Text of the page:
In this week's Finshots Markets we explain how Delhivery’s diversifying its business in a bid to reach profitability
On Tuesday, the word on the street was that Delhivery, the logistics startup (can you still call it a startup if it’s 12 years old?), was going to snap up the 34-year-old logistics firm Gati.
On Wednesday, Delhivery denied this flat out. It called the reports ‘factually incorrect’. Gati dismissed the rumour too.
So we’re back to square one. And maybe there’s nothing brewing. Maybe some executive at Delhivery had a casual conversation with a Gati executive at a logistics mixer. And maybe a reporter got a whiff of this and spread the word. Or maybe there was a serious meeting in a conference room somewhere and numbers were discussed. But since it’s too early to say anything, the companies had to deny it. We don’t know.
Whatever the case may be, there’s a bit of deja vu in all of this.
And that’s because we’ve heard this rumour before. 4 years ago, Delhivery was in the news for the same reason. Apparently, they’d held talks with Gati back then.
So with the rumour popping up again after 4 years, it makes you wonder — Maybe Delhivery should just buy Gati?
Hear us out. Logistics is what greases the wheels of our economy. Those veggies you see at the supermarket. That car you test-drove last weekend. The clothes you are about to order online. They’re all ready and stocked up thanks to the modern marvel of logistics. It’s a $160 billion industry in India. And it’s only growing.
But not all logistics companies are made equal. They might have markedly different businesses. And these different businesses might have different profit margins.
Wondering what on earth we’re talking about?
Well, look at Delhivery. It started off in 2011 as the “delivery boy” for restaurants and then capitalized on an even bigger opportunity — India’s burgeoning e-commerce industry.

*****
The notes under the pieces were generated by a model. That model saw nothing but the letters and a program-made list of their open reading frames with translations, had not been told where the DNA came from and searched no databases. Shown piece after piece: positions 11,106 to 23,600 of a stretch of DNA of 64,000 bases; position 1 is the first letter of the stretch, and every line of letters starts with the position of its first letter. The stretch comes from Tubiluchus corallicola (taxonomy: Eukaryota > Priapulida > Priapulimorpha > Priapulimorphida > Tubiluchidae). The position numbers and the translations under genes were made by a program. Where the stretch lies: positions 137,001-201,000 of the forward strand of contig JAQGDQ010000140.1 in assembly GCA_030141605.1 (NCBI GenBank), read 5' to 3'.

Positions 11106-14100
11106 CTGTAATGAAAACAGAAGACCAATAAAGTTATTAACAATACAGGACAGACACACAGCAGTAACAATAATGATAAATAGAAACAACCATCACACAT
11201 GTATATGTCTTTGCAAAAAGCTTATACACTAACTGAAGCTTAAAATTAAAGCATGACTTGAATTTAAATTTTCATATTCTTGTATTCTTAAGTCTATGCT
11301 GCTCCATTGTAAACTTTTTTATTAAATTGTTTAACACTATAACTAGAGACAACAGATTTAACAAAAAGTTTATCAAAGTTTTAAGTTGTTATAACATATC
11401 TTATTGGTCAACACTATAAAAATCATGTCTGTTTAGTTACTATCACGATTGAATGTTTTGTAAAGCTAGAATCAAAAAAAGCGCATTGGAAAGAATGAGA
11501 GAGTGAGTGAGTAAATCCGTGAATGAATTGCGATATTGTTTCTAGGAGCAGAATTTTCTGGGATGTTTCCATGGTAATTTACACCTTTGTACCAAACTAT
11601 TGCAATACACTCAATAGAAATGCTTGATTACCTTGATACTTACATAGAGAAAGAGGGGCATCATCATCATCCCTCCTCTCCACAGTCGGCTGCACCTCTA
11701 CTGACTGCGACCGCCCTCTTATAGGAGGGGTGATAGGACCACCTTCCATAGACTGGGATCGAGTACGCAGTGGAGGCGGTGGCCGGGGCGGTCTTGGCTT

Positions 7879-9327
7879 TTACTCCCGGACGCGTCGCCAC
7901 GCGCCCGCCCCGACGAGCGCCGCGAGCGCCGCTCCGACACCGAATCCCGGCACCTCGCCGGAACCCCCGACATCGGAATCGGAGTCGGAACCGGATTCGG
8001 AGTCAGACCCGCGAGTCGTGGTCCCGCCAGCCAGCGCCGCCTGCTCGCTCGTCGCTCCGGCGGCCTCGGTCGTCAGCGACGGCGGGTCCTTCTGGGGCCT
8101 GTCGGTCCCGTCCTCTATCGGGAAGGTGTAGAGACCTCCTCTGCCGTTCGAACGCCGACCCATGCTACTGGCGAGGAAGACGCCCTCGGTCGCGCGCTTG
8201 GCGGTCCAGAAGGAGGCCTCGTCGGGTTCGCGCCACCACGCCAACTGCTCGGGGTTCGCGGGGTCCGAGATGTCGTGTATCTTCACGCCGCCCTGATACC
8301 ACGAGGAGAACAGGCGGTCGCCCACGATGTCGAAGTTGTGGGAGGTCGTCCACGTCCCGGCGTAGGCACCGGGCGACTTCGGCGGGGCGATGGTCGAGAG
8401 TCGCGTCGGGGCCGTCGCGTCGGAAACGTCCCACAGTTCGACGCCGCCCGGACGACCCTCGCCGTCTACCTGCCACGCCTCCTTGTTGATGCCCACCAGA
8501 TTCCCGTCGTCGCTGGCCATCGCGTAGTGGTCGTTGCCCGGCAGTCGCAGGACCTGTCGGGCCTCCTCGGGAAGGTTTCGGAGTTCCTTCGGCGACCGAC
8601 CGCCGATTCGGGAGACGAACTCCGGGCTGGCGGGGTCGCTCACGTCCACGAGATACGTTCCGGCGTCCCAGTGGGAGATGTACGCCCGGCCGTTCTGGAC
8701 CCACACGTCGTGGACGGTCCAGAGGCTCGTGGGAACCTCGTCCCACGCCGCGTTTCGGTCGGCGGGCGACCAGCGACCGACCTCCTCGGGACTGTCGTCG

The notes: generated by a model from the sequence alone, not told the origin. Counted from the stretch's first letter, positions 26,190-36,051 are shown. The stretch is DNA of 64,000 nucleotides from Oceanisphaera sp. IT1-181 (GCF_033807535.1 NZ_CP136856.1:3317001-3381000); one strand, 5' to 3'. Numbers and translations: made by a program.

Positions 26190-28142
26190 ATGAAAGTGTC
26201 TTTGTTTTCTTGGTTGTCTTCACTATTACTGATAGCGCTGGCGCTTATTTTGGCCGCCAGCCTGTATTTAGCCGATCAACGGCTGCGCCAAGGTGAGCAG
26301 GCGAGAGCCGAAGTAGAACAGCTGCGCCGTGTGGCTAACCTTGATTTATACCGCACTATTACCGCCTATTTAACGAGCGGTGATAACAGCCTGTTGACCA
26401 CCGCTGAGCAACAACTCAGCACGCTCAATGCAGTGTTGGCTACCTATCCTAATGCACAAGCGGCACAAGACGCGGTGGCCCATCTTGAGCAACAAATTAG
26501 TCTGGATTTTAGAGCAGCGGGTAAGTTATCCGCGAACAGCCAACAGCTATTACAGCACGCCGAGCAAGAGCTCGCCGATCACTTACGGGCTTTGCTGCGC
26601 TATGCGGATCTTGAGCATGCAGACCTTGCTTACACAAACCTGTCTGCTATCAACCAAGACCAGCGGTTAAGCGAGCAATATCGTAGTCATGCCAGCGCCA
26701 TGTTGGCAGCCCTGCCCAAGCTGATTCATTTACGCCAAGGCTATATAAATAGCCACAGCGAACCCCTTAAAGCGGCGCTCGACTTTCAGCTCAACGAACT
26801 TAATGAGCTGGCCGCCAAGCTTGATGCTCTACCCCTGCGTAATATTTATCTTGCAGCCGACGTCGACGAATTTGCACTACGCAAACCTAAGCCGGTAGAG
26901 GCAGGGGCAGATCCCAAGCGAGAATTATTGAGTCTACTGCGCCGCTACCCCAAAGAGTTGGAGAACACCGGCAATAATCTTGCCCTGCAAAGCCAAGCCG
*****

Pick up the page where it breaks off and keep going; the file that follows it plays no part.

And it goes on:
At the time, e-commerce companies like Flipkart and Snapdeal fulfilled orders using their own modest delivery arms or availed services of old-school courier companies — who were more attuned to delivering documents or shipping bulk orders. They were old and slow and did not live up to the Indian consumer’s high expectations. And these expectations required a different kind of focus.
You needed a network of warehouses, last-mile distribution and a robust tech platform to tie everything together. You also needed organised backend processes that could handle payments, particularly cash on delivery — which was a big thing back in the early 2010s. Delhivery went about building all this. And its dream of being the ‘third-party, last-mile logistics delivery firm’ (3PL) for e-commerce has been shaping up rather well since then.
According to a RedSeer report, ~20% of all e-commerce delivery volumes in India were found to be fulfilled via Delhivery. And with internet shopping still fairly underpenetrated in the country, there’s plenty of room to grow.
But here’s the thing — the margins on e-commerce delivery haven’t been anything to write home about. Delhivery just had a service level EBIT margin (earnings before interest, taxes, ESOPs and a few other costs) of 2.5% in FY19. That was when nearly 90% of its revenues came from the e-commerce sector.
So Delhivery began to experiment. It began to build other revenue streams. It cut back its dependence on e-commerce — its share in the topline has fallen to just 60% now. And as per a report by Investec, those margins we spoke about have improved too. To 11%.
Now part of this could be simply because the time and money Delhivery spent over the past decade is finally bearing fruit. Maybe it is able to use its routes better. And maybe that has helped it to cut back on its transport costs. But it has also come at a time when Delhivery has slashed its pricing. It’s offering its services for cheaper in a bid to improve market share. So that means, the changing revenue mix is helping Delhivery’s margins too.
Especially the growth in the Partial Truck Load (PTL) service segment.
What’s PTL, you ask?